I am a research associate in the project “Independence and Diversity: Unknown Karaite Bible Commentaries in Judeo-Arabic from the Early Classical Age” in which I will be writing my dissertation about parts of Sahl ben Maṣliaḥ's (fl. second half of the 10th century) commentary on the Pentateuch.
In the course of my studies (Arabic Studies with minors in Religious Studies and Political Science) I was mostly focused on two things: Arabic language and the History of Religions (“Religionsgeschichte”) in the Islamicate World. My MA thesis was concerned with the Shīʿī author al-ʿAllāma al-Ḥillī (d. 726/1325) and his work “Minhāǧ al-karāma fī maʿrifat al-imāma” which I have analysed and partly translated into German. After finishing my MA, I became more and more interested in the history of Judaism in the Islamicate world and thus studied Hebrew and took courses concerned with Jewish literature. Besides that I have contributed to several projects such as “Bibliotheca Arabica” (Leipzig), “Digitalisierung von deutsch-jüdischem Kulturgut” (Leipzig), and “Wissensrohstoff Text” (Leipzig), worked as an Arabic teacher for a couple of years, and completed a second MA in conference interpreting (Arabic, German).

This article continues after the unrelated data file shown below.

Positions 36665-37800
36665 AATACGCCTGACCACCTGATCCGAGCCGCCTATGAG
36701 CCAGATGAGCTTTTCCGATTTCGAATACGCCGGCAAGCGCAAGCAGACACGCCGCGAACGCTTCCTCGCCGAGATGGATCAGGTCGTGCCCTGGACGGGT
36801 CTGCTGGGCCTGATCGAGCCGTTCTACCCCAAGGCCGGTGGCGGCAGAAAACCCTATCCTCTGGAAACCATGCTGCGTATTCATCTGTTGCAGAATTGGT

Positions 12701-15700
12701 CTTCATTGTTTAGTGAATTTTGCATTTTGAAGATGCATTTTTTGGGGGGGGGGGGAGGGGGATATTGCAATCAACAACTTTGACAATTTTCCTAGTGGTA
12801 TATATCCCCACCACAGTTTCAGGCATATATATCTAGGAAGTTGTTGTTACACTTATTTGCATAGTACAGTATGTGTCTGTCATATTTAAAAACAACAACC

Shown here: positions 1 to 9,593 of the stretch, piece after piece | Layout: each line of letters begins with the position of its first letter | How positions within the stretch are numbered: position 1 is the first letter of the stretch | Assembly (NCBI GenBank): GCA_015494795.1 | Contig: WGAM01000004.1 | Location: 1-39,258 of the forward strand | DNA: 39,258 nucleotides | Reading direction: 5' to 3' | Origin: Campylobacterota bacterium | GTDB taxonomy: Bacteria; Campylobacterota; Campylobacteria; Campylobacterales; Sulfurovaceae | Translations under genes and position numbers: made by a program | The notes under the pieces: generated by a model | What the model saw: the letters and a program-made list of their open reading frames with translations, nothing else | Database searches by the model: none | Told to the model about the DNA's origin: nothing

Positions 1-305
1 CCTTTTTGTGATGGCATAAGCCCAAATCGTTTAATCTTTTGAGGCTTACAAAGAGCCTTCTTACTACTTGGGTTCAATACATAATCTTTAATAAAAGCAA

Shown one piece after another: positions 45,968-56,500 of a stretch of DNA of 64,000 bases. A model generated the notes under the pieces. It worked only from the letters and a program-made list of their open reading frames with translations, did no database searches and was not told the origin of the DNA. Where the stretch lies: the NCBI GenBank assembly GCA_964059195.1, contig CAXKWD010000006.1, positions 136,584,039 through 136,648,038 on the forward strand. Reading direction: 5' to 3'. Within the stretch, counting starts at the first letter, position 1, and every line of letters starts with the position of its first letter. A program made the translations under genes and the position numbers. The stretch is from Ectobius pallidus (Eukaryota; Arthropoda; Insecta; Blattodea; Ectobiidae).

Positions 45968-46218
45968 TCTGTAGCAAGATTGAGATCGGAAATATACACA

I have always been fascinated by primary sources, all the more so when in the form of manuscripts. It is for this reason that I am looking forward to working with material from the Firkovitch collection. Furthermore I am hoping for a relaunch of the “EAJS Summer Laboratory for Young Genizah Researchers and those interested in the field” which I have first conceptualized in 2016/17 with the intention to enable more students to get to know the world of the Cairo Genizah and its rich resources for scholarship and organized it, together with Prof. Dr. Ronny Vollandt, in September 2017 at the LMU in Munich.
Friederike Schmidt is member of the Munich Research Center for Jewish-Arabic Cultures. For further information consult the profile on the website.